In the past couple weeks Drake had responded to three sightings. The wolf coming down out of the hills, tipping trash cans and chasing cattle. Only once had he seen her though, loping across a rancher’s field, the gaunt hips slowing for a moment as she neared the forest. The wolf, winter worn and skinny, all bone and fur—turning to regard him where he stood. No pack to run with, or cubs to nurse. One of the first wolves to be seen in the valley in fifty years and Drake had no idea what he was supposed to do about it.

He raised his eyes and looked into the cool dark at the edge of the field. A pink light had begun to spread behind him over the edge of the mountains and in the grass the deep blue that came just before the dawn could be seen. He knew the she-wolf was waiting, shifting in the shadows beneath the trees, watching him where he stood.

He scraped a foot over the gravel at the edge of the road, feeling a dull tightness in his leg as he watched the forest. He checked the time on his phone and then ran his eyes to the south, where the sky was lightening with the sun. Out of uniform for the day, he wore a dress shirt and slacks on his thin frame. No desire in him to leave the carcass or the wolf. And a certainty that what lay ahead of him down the road was more threatening than anything lurking in the shadows beneath the trees. Nothing he could do but move on, an appointment he needed to keep and the simple fact that as soon as he rounded the next curve, the nature of the thing would continue.

THREE HOURS LATER
Drake sat in his car watching the Monroe prison gates, waiting for his father’s release. The clouds were breaking overhead and the moisture that had condensed inside the car now showed with the sunlight. The morning had been cold and as he’d driven up through the birch that lay around the recesses of the prison, he could see the rolling barbed wire clear down the line. Wrapping over and over again as it crested one wall and then fell ten feet to the next, layer after layer of it, and no chance of escape for anyone inside, except, Drake thought, maybe his father, Patrick.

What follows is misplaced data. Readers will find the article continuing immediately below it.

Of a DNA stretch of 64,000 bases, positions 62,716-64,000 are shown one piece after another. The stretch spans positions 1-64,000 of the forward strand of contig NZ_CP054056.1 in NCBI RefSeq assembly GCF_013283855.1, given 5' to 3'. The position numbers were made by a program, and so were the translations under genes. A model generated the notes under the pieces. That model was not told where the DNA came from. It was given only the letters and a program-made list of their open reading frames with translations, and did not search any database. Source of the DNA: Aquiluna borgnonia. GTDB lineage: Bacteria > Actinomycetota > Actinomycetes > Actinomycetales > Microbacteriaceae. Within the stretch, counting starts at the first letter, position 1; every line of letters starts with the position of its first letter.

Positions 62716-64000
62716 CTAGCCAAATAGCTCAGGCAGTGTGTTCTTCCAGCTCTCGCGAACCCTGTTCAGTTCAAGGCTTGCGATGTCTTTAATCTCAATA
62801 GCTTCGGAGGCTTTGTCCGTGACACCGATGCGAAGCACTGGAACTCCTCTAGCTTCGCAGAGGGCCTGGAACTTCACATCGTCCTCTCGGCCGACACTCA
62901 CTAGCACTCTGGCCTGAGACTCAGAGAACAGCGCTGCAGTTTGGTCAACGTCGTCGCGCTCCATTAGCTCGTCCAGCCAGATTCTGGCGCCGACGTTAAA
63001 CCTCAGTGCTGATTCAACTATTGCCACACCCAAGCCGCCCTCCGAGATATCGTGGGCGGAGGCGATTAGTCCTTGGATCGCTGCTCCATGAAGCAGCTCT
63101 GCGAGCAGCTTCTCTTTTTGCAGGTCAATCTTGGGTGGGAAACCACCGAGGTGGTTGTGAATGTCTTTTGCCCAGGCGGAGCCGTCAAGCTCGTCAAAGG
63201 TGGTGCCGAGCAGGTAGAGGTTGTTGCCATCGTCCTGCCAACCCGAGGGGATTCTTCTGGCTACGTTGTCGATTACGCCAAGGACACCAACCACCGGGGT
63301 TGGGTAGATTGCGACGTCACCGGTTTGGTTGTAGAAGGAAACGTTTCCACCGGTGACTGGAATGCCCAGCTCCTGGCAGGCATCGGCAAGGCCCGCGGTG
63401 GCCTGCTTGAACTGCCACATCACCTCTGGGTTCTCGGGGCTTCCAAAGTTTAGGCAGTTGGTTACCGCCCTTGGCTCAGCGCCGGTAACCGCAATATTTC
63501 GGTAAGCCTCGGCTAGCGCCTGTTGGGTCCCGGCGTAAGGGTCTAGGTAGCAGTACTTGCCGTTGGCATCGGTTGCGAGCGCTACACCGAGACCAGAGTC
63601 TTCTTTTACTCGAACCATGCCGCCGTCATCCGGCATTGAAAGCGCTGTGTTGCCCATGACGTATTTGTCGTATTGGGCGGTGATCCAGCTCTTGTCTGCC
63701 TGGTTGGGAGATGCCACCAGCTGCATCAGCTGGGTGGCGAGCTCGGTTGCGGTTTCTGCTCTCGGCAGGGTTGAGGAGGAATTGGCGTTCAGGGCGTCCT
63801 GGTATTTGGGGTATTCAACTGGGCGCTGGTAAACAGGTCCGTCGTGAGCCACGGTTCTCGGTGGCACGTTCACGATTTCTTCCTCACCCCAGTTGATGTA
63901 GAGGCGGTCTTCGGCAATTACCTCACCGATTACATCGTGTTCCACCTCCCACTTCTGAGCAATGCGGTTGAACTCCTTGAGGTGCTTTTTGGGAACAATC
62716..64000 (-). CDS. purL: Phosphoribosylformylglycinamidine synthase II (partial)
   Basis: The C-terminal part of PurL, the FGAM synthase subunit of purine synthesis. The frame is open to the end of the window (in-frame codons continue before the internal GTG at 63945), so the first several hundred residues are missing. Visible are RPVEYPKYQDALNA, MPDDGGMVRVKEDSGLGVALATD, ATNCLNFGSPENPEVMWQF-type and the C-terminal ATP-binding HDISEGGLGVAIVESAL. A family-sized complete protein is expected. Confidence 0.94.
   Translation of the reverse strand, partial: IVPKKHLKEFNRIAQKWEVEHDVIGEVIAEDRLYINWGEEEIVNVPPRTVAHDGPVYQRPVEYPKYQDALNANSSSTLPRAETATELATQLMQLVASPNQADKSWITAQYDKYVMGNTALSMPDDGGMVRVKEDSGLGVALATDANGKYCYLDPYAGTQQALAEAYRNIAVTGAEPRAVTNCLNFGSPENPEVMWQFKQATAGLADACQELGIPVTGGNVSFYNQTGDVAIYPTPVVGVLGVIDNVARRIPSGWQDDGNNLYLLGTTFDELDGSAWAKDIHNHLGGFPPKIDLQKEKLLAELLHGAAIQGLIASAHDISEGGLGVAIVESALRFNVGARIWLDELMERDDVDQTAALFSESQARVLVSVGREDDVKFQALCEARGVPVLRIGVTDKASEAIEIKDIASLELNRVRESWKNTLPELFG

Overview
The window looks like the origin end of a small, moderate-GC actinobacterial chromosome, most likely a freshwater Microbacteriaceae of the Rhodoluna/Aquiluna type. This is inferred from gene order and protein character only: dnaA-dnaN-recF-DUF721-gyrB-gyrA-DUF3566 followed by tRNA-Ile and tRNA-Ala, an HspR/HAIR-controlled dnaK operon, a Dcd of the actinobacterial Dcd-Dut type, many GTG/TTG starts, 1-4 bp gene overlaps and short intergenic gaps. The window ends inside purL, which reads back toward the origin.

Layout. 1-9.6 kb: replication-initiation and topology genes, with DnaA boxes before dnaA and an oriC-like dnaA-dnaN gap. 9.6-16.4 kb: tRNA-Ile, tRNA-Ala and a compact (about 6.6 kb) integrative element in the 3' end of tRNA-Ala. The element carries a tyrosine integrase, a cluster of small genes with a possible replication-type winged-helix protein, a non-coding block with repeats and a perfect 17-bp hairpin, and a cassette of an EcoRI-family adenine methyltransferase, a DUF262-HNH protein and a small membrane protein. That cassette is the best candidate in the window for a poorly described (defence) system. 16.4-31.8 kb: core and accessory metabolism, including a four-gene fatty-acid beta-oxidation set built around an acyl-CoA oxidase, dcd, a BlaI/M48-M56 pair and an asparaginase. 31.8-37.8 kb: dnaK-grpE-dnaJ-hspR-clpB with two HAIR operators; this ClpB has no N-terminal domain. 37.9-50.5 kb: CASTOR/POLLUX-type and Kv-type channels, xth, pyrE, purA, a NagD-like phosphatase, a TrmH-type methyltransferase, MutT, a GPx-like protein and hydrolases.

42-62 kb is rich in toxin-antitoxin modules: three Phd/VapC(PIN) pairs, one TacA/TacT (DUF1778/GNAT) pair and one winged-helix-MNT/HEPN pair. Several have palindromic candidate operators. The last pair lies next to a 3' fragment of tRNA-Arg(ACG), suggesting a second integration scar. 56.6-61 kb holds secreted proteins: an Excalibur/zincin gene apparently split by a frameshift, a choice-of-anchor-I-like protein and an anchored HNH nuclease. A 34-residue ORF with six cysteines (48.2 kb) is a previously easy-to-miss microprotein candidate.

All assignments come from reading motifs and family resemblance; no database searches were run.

It was almost twelve years to the day since his father had been sentenced. In the years past Drake had searched for some sign of his father in his own face, looking at himself in the mirror of his cruiser, or under the bright changing-room lights of the department. The genes there that all who met him said were evident in his face. A fine line dividing the two of them, a reason Drake had tried so desperately in the last twelve years to distance himself from the father everyone could see within him.

All that had changed in his life, Drake thought, and all that remained the same.

He checked his watch and then looked to the prison gate. He didn’t know what to expect and he sat there in the lot watching the single pane of the steel door, searching for the shift of light or shadow from within that would signal Patrick’s arrival. Twelve years ago the life Drake had wanted for himself at the age of twenty put up on the shelf. Everything after his father went away feeling like the life of someone else.

Fifteen minutes went by in this way, the cold seeping in through the seams of the late-model Chevy, before he saw the door push open from within and a guard emerge onto the small concrete path, holding the door wide. Drake didn’t recognize his father at first, carrying a cardboard box in his arms, his breath curling away behind him as he walked. His beard grown full with white hair and a thin, almost animal-like mane, falling thick from his bald crown. He was over six foot, with the beginnings of a belly, and the well-built chest and shoulders he’d always had. The skin of his neck below the beard thickly veined in the cold.

BOOK: Sometimes the Wolf
9.64Mb size Format: txt, pdf, ePub
ads